One thing Harp will not discuss, however, are individual cases he has handled. Even in retirement, Harp is a stickler on that point. The state Constitution is plain: All commission proceedings are confidential. Even years later.
``The commission and I are bound by the Constitution and the statute,'' Harp says firmly.
End of discussion.
In defeat, Harp shut up.
That was 1977. Harp seemed at the peak of his career. He was 46, deputy attorney general, head of the criminal division. He had served 21 years under seven attorneys general and could schmooze with the best.
In came a new attorney general: J. Marshall Coleman, the first Republican A.G. in modern times.
Coleman sacked Harp and made headlines. The press went wild. Nothing personal, Coleman said; he just wanted someone ``with whom I could work and feel comfortable.''
Harp seethed but kept quiet. ``You don't have to eat what you don't say,'' he explained years later.
The cloud had a silver lining. By losing his job, Harp was free to sign up full time with the judicial commission, a job he had been doing part time until then.
Friends joke about Harp's dumb luck.
``When Marshall Coleman terminated Reno's tenure,'' Richmond lawyer Anthony F. Troy told Virginia Lawyers Weekly, a legal newspaper, ``only hindsight has shown us that it resulted in Reno continuing in state service with greater pay, half the responsibilities, and it would be misdemeanor for him to tell you how busy he is.''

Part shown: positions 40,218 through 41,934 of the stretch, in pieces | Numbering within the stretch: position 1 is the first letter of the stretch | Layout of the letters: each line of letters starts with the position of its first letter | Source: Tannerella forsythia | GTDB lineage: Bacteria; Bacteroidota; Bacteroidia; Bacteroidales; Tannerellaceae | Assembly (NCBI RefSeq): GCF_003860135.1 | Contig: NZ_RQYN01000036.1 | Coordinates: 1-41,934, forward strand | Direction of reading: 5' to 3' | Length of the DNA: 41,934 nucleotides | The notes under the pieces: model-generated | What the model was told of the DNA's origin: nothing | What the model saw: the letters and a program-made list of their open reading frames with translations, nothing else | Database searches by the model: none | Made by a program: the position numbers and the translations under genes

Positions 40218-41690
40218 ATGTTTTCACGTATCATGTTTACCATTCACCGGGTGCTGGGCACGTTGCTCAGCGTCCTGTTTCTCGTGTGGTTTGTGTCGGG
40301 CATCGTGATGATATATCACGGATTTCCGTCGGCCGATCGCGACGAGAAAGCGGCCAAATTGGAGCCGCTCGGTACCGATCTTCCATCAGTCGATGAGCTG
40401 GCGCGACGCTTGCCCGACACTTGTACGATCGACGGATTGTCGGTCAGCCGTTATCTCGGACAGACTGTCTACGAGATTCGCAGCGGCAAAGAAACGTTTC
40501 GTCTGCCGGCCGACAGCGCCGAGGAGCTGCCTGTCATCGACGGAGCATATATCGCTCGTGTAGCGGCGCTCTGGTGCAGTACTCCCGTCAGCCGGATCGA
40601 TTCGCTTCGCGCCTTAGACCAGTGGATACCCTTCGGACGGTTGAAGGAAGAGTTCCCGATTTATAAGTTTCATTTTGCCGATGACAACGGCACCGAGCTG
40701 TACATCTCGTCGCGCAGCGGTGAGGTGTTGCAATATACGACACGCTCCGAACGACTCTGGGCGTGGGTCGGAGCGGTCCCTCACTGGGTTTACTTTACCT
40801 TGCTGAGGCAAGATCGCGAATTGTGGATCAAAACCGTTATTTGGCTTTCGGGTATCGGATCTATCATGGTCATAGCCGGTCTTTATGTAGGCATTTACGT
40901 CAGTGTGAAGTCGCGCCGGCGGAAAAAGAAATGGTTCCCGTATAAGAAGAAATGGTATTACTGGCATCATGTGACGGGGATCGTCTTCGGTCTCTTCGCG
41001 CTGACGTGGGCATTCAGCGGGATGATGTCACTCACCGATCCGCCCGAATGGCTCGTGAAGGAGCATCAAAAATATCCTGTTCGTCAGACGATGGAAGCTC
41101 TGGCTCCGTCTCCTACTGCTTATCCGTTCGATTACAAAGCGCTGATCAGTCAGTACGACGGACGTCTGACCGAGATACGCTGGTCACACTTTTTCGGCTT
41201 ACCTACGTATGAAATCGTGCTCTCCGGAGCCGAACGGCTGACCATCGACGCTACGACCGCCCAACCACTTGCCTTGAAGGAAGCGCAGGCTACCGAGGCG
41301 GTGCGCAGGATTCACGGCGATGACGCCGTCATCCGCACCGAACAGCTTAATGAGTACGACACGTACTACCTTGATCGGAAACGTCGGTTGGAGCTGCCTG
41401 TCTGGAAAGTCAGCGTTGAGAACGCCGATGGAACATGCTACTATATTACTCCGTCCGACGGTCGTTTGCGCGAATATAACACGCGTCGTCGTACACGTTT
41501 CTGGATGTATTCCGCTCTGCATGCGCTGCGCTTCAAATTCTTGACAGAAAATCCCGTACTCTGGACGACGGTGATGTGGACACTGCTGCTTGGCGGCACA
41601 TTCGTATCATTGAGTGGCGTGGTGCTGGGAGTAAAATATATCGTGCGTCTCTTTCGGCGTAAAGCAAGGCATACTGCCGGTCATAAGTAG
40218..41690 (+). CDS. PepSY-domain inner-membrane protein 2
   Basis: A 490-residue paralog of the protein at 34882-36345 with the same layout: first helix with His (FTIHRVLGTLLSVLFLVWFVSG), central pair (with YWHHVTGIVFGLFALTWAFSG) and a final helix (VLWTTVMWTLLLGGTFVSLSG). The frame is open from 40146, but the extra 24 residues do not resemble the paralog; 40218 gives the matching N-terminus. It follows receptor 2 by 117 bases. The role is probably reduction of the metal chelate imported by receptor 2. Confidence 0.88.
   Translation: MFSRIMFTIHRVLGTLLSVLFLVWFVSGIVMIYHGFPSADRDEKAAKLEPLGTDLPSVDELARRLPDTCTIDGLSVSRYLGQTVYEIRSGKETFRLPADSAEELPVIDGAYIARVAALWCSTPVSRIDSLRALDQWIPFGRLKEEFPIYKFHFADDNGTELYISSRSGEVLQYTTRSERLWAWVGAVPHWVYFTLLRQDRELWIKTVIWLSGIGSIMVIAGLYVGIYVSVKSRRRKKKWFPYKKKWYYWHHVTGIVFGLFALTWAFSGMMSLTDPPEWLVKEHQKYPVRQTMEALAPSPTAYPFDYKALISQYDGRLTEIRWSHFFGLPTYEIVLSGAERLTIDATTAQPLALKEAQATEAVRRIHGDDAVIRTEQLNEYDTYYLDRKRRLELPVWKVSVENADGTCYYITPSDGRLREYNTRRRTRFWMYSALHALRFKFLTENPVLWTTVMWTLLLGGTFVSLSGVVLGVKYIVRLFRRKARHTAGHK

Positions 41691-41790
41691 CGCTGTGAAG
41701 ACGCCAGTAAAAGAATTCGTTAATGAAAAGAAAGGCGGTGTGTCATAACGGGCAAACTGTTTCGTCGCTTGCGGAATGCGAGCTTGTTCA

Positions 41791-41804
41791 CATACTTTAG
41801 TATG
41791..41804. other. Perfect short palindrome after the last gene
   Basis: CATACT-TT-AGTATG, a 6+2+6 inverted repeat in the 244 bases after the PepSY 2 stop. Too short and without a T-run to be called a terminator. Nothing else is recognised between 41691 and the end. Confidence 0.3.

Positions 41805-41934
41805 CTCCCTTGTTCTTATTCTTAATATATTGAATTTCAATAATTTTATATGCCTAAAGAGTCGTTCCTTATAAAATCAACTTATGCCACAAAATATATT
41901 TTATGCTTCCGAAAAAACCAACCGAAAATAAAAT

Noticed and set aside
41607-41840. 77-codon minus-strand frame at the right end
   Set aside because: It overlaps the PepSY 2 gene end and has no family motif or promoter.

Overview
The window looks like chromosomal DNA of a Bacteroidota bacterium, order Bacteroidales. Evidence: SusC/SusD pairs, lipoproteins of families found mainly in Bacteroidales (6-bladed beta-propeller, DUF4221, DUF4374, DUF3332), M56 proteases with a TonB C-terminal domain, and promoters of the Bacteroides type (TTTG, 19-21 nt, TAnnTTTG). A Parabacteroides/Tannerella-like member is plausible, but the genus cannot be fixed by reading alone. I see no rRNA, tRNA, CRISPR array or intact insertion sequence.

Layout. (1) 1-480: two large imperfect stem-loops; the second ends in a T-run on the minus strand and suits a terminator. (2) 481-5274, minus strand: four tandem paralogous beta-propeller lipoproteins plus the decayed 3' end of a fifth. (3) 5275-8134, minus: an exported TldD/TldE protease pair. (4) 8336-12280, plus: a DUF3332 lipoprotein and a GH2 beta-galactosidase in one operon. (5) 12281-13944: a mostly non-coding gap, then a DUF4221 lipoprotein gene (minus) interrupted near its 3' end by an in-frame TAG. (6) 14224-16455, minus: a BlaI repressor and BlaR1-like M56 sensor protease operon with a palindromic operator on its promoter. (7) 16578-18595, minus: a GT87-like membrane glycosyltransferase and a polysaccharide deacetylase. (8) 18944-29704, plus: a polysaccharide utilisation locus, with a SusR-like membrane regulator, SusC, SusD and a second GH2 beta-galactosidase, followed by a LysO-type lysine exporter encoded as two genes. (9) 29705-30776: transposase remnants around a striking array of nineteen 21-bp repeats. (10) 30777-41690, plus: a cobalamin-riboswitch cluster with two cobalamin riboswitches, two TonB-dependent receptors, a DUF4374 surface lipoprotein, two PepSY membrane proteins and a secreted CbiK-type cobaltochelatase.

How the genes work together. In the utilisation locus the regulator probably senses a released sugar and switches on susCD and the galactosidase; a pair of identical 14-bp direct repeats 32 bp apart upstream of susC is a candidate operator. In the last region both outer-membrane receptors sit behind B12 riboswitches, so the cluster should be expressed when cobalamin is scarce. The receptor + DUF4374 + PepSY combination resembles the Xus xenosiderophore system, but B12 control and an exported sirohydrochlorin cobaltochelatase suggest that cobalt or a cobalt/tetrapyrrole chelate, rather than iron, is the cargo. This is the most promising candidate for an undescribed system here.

Now the commission has a new chief counsel: Donald H. Kent, formerly a Circuit Court judge in Alexandria for 23 years.
``The whole personality of the commission is going to change,'' Poston predicted. ``He's quiet. He's diplomatic. You never could accuse Reno of being diplomatic. . .
``In the eyes of most of the judiciary, Reno Harp was the JIRC. . . For the judges, Reno was the policeman. He was the chief of police and everything else. He was either hated or loved.''
Harp shrugs at the suggestion that he was all-powerful.
``I don't sit in judgment. The commission sits in judgment,'' Harp says. ``The counsel to the commission doesn't do anything independently. The commission runs things.
``It's very important to remember, it ain't me. I'm the messenger boy.'' ILLUSTRATION: [Color Photo]
As chief counsel to the state Judicial Inquiry and Review
Commission, reno Harp III investigated complaints about Virginia